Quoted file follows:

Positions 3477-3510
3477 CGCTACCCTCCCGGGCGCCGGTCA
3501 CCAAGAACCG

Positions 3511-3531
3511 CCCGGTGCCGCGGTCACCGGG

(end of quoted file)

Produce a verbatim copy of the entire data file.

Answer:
Positions 3477-3510
3477 CGCTACCCTCCCGGGCGCCGGTCA
3501 CCAAGAACCG

Positions 3511-3531
3511 CCCGGTGCCGCGGTCACCGGG